It's also a reason why you should have a system in place that allows employees to seek emotional and other needed help at this uniquely stressful point in history, a system that also allows your colleagues to report mistakes and wrongdoing, intentional or not, "up the chain" for the record or anonymously. All while examining the types of risks bullet-pointed above and others that might be more specific to your individual organization and brainstorming how you can prevent or at least mitigate damage from those potential crises.
All of your stakeholders, internal and external, will benefit from a higher level of attention to this growing threat and you can easily distinguish yourself from your competition by how you manage this process. Knowledge alone is useless. Knowledge + Action = Solution.
Erik Bernstein is Vice President of Bernstein Crisis Management, a specialized firm dedicated to providing holistic strategies for managing crisis situations.
|The March of the Bonus Army
This excellent PBS documentary traces the origin and impact of the march of thousands of World War I veterans on Washington DC in the summer of 1932. Among the lessons are how bad decisions can exacerbate a volatile situation and turn an expectation of violence into a self-fulfilling prophecy. It is an example of both the importance of right of assembly and the consequences of ignoring that right.
The following are excerpts from my blog
Canton on Emergency Management. Please visit my blog to see the rest of my articles.
Social media is often pilloried as a source of misinformation and fear. But it can also offer tools to bring people together in these times of social distancing.
Welcome to the May edition of E
mergency Management Solutions
These past few weeks have seen a rise in civil protests, many involving armed demonstrators, against continuing shelter in place restrictions and, most recently, in response to the death of a suspect in police custody. To add to our problems, we now need to plan for civil unrest, hence my review of the lessons from the Bonus Army in 1932. The key lesson is that a sympathetic approach can relieve tensions while poor assumptions can lead to violence.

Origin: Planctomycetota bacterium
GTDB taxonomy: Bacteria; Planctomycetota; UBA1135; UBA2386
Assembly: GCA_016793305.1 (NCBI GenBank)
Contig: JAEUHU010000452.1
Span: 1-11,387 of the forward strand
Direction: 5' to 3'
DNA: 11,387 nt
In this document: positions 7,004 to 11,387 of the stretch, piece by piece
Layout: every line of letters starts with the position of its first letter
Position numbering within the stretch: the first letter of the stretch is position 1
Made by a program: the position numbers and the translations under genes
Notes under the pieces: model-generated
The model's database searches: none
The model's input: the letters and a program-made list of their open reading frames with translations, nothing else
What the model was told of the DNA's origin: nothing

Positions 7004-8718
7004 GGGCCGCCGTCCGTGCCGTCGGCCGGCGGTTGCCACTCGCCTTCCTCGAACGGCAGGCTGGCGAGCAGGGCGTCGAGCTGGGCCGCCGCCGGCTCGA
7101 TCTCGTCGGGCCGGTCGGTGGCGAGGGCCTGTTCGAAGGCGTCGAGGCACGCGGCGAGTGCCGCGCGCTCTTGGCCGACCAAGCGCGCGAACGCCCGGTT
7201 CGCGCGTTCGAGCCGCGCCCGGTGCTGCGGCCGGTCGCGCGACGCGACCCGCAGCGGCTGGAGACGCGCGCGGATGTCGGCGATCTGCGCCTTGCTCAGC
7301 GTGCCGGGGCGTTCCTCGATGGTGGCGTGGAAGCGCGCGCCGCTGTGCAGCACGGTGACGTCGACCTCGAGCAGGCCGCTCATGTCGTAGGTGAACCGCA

This month, Tim Riecker shares some timely ideas of how to develop plans during a complex crisis and Johnathan Bernstein discusses the mental health side of the COVID pandemic that could affect employee effectiveness. My own article suggests some things you may want to consider when planning your EOC staffing.
Staffing Your EOC
Five Important Considerations
In reviewing emergency plans and programs, I've note that while every plan includes provision for an emergency operations center, few plans demonstrate any real thought behind EOC staffing. The assumption appears to be that EOC staffing will mirror the organizational structure described in the plan. While this may be true for some organizations, for most it is an unrealistic assumption.
There are several reasons for this. The organization chart included in many plans represents an ideal. It describes relationships and responsibilities rather than actual staffing. Full staffing of all the positions described in these organizational charts would most likely exceed available personnel resources.
To develop efficient EOC staffing levels, we need to consider several key factors that can affect EOC operations. The following are some of the questions I ask in helping clients develop EOC staffing levels.
If you are having trouble viewing my featured article, try clicking on the link at the top of the page. You can always find my articles in the white paper section of my blog site, Canton on Emergency Management.
FEMA Issues "Disaster Financial Management Guide"
FEMA has released the
Disaster Financial Management Guide
to support jurisdictions in establishing and implementing sound disaster financial management practices.